Cornwall LivingIssue #64

Fired and fine

We catch up with John and Louise Winterton at the Customs House Gallery, who introduce us to some talented local ceramicists.

A few issues back, we visited the Customs House Gallery, admiring the wealth of local artistic talent on display on the quayside in Porthleven. Nearly five years have gone by since John and Louise Winterton took over the gallery and, as we discovered, the gallery has come a long way since and it only continues to evolve.

“Nearly five years have gone by since John and Louise Winterton took over the gallery and, as we discovered, it has come a long way since…”

What’s more, the Customs House Gallery has become synonymous on the local art scene with work in the form of paintings, however we recently learned that the husband and wife team also displays a strong collection of ceramic works from artists in Cornwall and further afield. We spoke to the pair, who were happy to talk us through a little bit about these fabulous artists and the wonderful work
they do.

Hugh West

Principally a studio potter making individual pieces, often to commission, Hugh finds it exciting to design and make for specific purposes of presentation and function. While still a student in the ‘60s, he cycled daily to Porthleven to work for John Cheney in his quayside pottery, opposite the Customs House Gallery. Cheney was an excellent craftsman who produced tableware and from him, Hugh learned a great deal.

Since the age of 21, Hugh has established workshops of his own in the West Country, and twice in the pottery village of La Borne, Central France. After 14 years there, Hugh returned to Cornwall and now has a small studio in a former tollhouse in Perranwell Station, near Truro. He works exclusively in Porcelain and his work can be seen in a few exclusive Cornish galleries, including the Customs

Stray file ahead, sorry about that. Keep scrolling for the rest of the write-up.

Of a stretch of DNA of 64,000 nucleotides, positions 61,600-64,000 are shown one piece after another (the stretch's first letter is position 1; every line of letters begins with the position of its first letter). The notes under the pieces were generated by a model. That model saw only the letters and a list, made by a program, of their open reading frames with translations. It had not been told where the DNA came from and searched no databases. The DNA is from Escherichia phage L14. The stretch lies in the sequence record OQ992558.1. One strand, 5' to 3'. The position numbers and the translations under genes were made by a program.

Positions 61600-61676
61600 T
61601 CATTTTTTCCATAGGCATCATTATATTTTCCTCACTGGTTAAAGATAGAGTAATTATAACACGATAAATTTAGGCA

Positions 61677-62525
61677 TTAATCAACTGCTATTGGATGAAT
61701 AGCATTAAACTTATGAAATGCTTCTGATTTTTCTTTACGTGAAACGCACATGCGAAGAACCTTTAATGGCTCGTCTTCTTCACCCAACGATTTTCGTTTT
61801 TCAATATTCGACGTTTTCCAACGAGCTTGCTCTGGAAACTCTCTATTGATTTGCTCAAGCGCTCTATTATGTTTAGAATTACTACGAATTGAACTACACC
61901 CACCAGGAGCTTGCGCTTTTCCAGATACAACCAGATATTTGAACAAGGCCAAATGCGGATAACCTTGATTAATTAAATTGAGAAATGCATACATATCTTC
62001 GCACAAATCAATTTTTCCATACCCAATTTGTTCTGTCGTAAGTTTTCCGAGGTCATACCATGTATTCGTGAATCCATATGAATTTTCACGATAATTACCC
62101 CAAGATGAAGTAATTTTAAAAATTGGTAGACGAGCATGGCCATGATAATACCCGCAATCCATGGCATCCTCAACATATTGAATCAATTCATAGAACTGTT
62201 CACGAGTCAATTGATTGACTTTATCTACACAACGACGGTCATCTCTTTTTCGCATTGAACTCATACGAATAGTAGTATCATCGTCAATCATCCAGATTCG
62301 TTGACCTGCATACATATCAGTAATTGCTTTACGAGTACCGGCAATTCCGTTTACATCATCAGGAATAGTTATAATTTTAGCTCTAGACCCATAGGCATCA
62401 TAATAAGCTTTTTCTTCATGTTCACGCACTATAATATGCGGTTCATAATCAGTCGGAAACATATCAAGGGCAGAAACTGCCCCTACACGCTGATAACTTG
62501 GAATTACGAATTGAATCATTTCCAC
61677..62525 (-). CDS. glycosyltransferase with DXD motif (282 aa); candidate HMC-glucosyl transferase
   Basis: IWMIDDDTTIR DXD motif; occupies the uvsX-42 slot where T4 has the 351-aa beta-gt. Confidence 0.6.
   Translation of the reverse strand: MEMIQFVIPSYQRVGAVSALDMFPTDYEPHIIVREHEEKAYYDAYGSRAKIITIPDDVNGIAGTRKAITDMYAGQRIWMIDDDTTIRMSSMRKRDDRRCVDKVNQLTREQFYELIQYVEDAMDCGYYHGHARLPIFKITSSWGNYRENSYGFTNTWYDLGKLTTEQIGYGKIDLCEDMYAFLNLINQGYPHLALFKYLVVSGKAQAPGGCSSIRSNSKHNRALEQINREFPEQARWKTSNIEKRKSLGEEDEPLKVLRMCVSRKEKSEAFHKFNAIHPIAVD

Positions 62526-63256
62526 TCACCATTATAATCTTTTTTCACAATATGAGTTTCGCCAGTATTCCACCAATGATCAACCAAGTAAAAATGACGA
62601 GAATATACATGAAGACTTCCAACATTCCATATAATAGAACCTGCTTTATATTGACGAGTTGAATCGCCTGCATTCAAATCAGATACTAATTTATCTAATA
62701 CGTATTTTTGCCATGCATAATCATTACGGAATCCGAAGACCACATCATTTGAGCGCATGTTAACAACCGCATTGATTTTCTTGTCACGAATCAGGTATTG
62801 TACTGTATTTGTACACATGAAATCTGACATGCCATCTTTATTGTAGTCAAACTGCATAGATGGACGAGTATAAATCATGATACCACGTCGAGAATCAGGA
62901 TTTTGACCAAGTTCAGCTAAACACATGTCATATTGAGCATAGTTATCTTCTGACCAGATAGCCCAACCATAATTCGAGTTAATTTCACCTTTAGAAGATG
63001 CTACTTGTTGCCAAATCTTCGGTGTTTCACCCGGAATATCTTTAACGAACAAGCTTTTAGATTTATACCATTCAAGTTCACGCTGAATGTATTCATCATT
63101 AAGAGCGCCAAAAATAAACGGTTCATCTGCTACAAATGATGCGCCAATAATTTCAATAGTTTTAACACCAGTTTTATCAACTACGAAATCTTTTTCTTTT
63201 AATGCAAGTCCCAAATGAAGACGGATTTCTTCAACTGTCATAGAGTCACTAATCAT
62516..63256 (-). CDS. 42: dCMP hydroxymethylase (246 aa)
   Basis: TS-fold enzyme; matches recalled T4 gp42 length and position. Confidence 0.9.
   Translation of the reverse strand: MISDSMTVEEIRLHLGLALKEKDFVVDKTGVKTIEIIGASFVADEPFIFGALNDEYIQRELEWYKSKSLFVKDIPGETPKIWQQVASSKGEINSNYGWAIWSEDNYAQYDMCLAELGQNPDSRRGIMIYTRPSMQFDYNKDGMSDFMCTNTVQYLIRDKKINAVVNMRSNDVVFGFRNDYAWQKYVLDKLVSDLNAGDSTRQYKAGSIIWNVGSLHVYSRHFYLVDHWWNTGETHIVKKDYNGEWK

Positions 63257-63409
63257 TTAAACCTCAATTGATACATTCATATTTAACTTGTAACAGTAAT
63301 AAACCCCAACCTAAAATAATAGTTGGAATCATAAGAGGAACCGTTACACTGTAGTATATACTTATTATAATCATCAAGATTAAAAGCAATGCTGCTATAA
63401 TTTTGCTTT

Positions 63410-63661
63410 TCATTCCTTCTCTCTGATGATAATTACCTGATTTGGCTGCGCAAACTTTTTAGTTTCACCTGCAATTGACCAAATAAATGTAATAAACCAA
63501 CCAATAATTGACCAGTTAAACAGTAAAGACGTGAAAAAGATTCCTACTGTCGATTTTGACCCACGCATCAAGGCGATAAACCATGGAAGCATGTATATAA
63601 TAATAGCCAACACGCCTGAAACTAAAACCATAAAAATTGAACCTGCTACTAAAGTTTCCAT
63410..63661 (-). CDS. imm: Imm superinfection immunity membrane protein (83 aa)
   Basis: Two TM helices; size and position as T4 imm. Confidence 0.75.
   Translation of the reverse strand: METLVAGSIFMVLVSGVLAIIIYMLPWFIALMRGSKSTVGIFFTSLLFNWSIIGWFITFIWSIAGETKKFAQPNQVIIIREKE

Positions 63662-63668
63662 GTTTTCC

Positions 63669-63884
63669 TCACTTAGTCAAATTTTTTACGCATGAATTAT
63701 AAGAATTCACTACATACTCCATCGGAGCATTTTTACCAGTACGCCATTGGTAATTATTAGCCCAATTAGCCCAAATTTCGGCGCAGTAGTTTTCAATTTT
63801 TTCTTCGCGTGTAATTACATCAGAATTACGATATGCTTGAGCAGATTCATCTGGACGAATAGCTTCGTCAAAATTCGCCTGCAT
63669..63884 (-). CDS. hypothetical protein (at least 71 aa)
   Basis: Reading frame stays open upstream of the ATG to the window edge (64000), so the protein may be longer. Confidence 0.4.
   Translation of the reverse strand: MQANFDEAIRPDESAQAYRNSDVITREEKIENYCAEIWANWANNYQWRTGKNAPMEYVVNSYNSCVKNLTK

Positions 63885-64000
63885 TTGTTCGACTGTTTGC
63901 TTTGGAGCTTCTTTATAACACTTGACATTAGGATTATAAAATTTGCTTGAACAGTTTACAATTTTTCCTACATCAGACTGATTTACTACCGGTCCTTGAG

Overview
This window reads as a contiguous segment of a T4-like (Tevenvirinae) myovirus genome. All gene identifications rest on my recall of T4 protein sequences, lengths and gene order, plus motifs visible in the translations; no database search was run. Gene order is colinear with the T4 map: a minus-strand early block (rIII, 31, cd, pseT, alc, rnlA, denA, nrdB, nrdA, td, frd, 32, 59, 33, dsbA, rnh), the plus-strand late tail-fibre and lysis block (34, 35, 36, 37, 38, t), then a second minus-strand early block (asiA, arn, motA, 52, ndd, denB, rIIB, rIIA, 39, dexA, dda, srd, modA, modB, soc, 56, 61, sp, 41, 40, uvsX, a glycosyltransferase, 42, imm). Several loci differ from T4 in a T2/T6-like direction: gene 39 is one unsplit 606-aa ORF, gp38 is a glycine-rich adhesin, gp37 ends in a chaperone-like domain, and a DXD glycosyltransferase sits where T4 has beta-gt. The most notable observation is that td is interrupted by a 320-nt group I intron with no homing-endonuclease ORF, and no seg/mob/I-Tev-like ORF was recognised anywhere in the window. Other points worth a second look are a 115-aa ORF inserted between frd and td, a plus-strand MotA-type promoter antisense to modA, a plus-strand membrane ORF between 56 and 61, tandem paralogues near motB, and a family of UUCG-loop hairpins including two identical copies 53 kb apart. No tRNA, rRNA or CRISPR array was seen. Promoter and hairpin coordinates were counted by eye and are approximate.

House Gallery.

Gordon Whittle

Creating beautiful ceramics from his studio in Wiltshire, Gordon’s quirky touches make each piece individual, turning kitchenware into real pieces of art. He hand mixes his own glazes, which adds to his work’s uniqueness. Gordon’s work is certainly one to look out for next time you visit the Customs House Gallery.

Demelza Whitley

Born and raised in west Penwith and surrounded by the sea, boats often feature in Demelza’s work, with the quirkiness of added wheels. As far as dogs go, she has a keen interest in the historic relationship between humans and man’s best friend, with her own two serving as models, even if they won’t stand still and pose!

Having earned a degree in contemporary crafts at Falmouth University College in 2008, Demelza first developed her own paperclay during her studies, which she makes using a white stoneware clay from St Agnes. She then Raku fires her work in her garden, where her studio is situated. Demelza enjoys working with the elements and environment around her, from the clay and water that make the body of her work, to the fire that makes it permanent.

Penn Boylan

Although Penn studied ceramics as a student, it wasn’t until her move to the beautiful St Michael’s Mount in 1994 that she was inspired to follow her dream of designing and making her own pottery. Encouraged by both family and the close-knit community on the mount, Penn went back to college, refreshing her skills in throwing and modern kiln management. Over the following few years, she drew inspiration from things she encountered in daily life, from cheerful fishing boats adorning the coastline to the swallows arriving and heralding the start of summer, all of which feature in her work.
Penn works from her studio in Marazion, where her pottery studio is now firmly established, enjoying views of the mount that helped shape her career.

Catherine Lucktaylor

Moving to Cornwall in 2009 had a profound impact on Catherine’s ceramics, leading to the creation of the Landscape Series, which draws inspiration from the stunning land and seascapes of west Cornwall. Her signature turquoise glaze reflects the vibrant colour of the sea, while the smoked crackle pattern is reminiscent of the rugged cliffs. In her studio near St Buryan, Catherine uses ancient hand building techniques such as pinching, coiling and, more recently, Raku – an ancient Japanese firing technique. Impressively, a piece from Catherine’s Wild Cornwall collection featured recently on the BBC’s The Great Pottery Throwdown, referred to as a ‘perfect example of Raku’. Varied in technique, style and inspiration, the works of each of these artists needs seeing to be believed, so next time you’re visiting the harbourside of Porthleven, be sure to pop into the Customs House Gallery.

"Nearly five years have gone by since John and Louise Winterton took over the gallery and, as we discovered, it has come a long way since..."